Connexions Shropshire, Telford & Wrekin also pays young people. Since November, three 18-year-olds have been full-time salaried peer researchers, offering a professional young person-led evaluation service to Connexions branches in the region. "When we go to a branch, we look at things from young people's point of view," says Moya Matthews-George, who before her appointment as a peer researcher for the NewView team was doing casual pub work. "We look at three main areas - information, atmosphere and branch layout." Like traditional inspectors, they carry checkslists and clipboards and use their knowledge to assess what is working well and what isn't.
They also advise branches on ways to improve their feedback from young service users. They encourage the use of methods like graffiti walls and suggestion boards.
Peer researcher Stacie Brown, 18, says: "We got a lot of help from the branches, from other Connexions staff." The processes and techniques of evaluation were an eye-opener to the young researchers, and they felt they learned a lot. But it was not so easy at first. Their learning curve was steep. They think their early reports could have been more detailed.
But they now feel they have earned the respect of the Connexions staff.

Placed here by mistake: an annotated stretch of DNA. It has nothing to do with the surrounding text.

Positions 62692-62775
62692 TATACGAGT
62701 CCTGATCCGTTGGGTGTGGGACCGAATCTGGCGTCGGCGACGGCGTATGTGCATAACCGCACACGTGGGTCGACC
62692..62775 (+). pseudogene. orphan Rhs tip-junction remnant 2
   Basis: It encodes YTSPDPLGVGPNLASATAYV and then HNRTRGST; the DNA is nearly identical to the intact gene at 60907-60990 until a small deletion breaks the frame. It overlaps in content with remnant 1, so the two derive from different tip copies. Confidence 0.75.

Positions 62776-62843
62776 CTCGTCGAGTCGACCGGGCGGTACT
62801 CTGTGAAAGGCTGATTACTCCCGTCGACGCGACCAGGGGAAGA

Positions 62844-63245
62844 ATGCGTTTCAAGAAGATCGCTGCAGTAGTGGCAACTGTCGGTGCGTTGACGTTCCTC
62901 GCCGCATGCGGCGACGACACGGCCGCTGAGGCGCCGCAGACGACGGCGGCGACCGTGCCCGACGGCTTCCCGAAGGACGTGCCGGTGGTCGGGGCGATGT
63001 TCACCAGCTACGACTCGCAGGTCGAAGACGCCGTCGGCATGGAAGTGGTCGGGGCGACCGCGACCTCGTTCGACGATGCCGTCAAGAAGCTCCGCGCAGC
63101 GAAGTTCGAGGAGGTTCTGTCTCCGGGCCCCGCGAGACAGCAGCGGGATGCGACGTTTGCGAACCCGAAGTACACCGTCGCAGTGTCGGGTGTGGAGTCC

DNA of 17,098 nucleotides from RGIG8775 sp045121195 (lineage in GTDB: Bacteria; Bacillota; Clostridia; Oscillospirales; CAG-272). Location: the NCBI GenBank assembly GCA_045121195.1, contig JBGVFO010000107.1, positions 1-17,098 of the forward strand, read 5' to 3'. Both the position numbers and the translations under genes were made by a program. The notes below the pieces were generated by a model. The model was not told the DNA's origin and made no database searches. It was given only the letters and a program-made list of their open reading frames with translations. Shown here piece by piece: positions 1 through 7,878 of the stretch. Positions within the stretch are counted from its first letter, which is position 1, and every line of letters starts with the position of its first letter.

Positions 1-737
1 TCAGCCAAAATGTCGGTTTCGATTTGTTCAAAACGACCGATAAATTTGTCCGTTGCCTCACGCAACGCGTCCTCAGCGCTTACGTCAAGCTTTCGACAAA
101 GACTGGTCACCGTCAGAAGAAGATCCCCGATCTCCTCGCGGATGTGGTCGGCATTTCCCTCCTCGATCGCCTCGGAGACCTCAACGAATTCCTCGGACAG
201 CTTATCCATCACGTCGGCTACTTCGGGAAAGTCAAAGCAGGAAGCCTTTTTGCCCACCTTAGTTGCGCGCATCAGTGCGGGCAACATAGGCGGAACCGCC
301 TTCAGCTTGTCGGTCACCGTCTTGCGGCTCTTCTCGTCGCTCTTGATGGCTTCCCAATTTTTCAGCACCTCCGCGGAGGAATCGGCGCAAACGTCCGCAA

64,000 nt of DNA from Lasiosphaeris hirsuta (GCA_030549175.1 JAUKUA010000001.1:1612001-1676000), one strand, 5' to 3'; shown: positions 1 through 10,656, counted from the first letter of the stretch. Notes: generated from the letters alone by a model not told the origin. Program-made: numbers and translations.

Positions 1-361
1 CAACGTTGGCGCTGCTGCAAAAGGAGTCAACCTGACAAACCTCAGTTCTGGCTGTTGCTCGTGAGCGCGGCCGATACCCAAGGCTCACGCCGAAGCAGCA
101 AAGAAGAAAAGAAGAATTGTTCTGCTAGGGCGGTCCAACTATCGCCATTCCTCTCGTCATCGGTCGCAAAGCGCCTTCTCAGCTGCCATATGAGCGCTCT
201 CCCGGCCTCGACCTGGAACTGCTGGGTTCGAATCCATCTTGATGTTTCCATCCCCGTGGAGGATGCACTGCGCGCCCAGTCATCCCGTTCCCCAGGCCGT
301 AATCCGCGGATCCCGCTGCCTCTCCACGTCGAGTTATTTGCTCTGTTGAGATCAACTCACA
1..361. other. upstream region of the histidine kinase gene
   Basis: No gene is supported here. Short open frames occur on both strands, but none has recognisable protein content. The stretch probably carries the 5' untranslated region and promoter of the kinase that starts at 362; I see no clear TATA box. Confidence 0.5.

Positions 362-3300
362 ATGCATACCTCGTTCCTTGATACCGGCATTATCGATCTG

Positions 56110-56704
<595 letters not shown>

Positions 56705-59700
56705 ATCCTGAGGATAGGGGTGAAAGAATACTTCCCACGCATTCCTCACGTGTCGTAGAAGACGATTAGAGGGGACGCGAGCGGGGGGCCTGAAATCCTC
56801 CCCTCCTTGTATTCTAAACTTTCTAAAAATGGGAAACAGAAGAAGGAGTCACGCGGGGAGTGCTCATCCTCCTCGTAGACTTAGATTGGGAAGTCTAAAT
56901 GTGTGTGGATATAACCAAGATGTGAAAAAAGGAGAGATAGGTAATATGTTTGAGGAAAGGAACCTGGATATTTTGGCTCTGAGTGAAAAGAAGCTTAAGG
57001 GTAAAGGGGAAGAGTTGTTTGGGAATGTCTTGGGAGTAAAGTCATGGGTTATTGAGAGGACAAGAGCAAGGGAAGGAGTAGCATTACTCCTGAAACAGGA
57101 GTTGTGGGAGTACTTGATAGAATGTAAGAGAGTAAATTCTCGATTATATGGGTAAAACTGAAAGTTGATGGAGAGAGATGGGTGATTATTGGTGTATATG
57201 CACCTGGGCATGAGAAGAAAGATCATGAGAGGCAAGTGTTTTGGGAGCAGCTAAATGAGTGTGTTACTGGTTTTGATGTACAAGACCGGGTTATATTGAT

Peer researcher Jez Brookes says: "They seemed intrigued at first, as if they were judging us." In time, and particularly after a key presentation to the staff - they won them round.
Paul Facer, peer evaluation team manager at Connexions Shropshire, Telford & Wrekin, works closely with the NewView team. He is under no illusion that the openness that comes from the inspections is bringing a lot of knowledge to the company. The team is funded until the end of April 2004, jointly by Connexions and the Children's Fund, whose work it also inspects.
The venture is a recognition that young people have a set of skills and insights that adults don't have, says Karen Bradshaw, chief executive of the Connexions partnership. The team has been given a lot of support, with one worker more or less permanently assigned to them. That has paid off. To begin with all three young people were accompanied when they went on visits. Now they are much more independent. "It demonstrates how much they have grown," says Bradshaw.